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New Pub on Sep 4

Published onNov 13, 2019
New Pub on Sep 4

Rotation braking is now recognized as fundamental to the understanding of stellar evolution. Photometric monitoring programs have mapped the mass-dependent range of pre-main sequence rotation rates and have shown that star-disk interactions (planet and star formation processes) are key to the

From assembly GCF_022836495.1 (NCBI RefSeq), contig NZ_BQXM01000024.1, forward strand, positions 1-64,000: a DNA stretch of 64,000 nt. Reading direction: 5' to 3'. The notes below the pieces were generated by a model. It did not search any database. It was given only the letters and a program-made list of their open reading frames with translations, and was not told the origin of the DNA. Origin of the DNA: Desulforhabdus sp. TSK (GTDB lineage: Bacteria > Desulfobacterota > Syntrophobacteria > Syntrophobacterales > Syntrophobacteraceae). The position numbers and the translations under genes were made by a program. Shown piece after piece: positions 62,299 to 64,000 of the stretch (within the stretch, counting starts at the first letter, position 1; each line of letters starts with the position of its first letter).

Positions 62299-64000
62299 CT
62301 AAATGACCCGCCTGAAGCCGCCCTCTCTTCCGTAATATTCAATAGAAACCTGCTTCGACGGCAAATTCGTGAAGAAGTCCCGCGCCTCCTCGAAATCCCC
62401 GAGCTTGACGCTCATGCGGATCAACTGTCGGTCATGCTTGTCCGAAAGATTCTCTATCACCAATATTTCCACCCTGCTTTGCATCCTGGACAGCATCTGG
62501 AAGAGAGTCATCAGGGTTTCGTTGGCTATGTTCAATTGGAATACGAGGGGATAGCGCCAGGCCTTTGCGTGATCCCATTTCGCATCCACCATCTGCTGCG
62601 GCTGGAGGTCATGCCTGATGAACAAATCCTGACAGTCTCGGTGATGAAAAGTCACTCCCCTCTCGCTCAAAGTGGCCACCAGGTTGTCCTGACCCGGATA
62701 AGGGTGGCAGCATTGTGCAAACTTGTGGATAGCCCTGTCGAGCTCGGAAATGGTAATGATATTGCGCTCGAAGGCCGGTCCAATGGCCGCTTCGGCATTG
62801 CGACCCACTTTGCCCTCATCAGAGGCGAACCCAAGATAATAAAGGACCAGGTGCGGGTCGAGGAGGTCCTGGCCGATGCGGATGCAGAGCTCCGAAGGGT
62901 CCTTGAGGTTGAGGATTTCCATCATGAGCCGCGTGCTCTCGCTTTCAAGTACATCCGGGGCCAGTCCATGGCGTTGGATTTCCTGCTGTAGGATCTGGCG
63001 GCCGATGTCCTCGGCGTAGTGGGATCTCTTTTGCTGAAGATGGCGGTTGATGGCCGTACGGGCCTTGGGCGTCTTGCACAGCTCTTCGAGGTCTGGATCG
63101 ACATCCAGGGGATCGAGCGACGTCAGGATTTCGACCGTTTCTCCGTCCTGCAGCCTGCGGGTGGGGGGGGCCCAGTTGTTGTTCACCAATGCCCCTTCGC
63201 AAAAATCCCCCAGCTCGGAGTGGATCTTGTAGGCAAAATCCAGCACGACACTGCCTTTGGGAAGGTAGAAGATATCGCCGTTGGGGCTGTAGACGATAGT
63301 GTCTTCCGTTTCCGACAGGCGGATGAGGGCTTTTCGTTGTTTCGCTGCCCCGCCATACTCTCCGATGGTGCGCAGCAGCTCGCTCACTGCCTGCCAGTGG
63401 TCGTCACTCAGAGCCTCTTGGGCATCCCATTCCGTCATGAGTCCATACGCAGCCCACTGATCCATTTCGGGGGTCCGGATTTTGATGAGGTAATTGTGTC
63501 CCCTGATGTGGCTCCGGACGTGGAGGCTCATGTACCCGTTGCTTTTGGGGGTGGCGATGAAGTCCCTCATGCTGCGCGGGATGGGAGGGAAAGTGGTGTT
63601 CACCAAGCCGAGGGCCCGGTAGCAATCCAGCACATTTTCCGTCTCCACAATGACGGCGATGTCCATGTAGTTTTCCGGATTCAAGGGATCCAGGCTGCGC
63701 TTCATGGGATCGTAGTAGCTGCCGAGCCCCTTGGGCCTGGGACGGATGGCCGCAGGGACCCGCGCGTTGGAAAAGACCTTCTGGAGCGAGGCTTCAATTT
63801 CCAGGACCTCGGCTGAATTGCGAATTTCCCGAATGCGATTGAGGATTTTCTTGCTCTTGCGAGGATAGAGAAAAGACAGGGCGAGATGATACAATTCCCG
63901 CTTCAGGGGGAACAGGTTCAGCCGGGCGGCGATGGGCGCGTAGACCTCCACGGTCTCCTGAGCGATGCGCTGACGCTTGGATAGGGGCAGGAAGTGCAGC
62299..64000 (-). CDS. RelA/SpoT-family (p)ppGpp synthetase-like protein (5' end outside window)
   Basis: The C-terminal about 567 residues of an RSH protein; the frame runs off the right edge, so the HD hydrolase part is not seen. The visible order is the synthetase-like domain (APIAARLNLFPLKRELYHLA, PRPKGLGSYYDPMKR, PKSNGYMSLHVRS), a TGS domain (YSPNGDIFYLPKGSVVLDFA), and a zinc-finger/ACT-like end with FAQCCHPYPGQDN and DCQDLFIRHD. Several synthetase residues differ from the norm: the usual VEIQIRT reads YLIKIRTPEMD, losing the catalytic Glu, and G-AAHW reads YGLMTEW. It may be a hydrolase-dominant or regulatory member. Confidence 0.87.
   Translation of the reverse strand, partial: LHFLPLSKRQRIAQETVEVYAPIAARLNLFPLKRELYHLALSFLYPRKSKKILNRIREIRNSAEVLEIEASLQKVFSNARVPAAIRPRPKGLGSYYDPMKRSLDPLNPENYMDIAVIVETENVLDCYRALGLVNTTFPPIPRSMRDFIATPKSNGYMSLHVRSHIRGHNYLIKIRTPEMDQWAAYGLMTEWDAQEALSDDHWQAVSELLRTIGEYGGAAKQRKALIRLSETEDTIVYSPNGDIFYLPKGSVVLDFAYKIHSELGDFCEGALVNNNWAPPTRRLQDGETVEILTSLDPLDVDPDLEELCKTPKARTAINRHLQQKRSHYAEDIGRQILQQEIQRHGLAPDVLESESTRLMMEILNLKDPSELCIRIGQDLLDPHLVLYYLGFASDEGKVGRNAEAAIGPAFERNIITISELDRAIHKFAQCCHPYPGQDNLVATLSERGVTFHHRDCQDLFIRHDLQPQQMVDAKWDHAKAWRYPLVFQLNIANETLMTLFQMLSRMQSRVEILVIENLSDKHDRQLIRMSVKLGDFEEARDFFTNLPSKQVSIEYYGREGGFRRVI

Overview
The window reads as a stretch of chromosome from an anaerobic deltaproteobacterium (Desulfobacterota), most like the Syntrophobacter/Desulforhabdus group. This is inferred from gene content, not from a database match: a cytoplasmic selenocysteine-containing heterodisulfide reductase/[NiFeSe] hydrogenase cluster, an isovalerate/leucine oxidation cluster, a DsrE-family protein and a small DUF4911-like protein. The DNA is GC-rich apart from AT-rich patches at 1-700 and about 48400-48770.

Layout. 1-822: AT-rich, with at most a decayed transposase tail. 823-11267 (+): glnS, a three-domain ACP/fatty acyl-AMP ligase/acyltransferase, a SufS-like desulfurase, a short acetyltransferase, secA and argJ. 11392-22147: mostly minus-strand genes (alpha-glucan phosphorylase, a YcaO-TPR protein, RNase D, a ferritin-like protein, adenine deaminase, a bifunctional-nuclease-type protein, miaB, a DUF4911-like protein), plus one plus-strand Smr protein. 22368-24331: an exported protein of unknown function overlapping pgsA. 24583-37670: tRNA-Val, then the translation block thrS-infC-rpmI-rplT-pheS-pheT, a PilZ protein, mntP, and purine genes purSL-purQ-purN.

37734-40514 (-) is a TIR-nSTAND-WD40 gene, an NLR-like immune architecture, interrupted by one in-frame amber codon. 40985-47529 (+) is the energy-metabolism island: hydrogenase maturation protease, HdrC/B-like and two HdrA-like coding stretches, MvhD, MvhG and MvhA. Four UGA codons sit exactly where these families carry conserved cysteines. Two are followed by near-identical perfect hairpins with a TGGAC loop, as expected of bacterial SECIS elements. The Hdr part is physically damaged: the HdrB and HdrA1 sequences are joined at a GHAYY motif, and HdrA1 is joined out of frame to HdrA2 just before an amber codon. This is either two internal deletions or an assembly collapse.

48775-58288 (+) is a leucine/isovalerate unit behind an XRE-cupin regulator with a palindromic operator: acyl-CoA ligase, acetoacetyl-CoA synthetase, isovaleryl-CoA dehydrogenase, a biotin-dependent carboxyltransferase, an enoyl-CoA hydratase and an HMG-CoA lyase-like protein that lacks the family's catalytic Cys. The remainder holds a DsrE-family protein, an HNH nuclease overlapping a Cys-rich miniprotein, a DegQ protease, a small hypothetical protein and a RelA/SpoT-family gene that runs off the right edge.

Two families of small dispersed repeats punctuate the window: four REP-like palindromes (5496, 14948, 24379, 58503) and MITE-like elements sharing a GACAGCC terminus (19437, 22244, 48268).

subsequent evolution of stellar rotation. It is known that Sun-like stars spin down from magnetized winds. Yet recent large samples of active stars now show that the stellar-mass dependence of these winds is uncorrelated with the boundary at which stars become fully convective, contrary to theoretical expectations. Helioseismology has revealed the internal solar rotation, invigorating debate over dynamo theories and confirming the strong coupling between the radiative core and convective envelope. However, mechanisms for angular-momentum transport in stellar interiors, the related mixing, and relevant timescales are still poorly understood. Nascent asteroseismic constraints on internal stellar rotation exist, but crucial knowledge, such as the core rotation rate in pre-supernova stars, is lacking. Understanding rotation-induced mixing in stellar interiors and its effect on stellar and chemical evolution demands that these uncertainties be resolved. It is known that magnetic fields in

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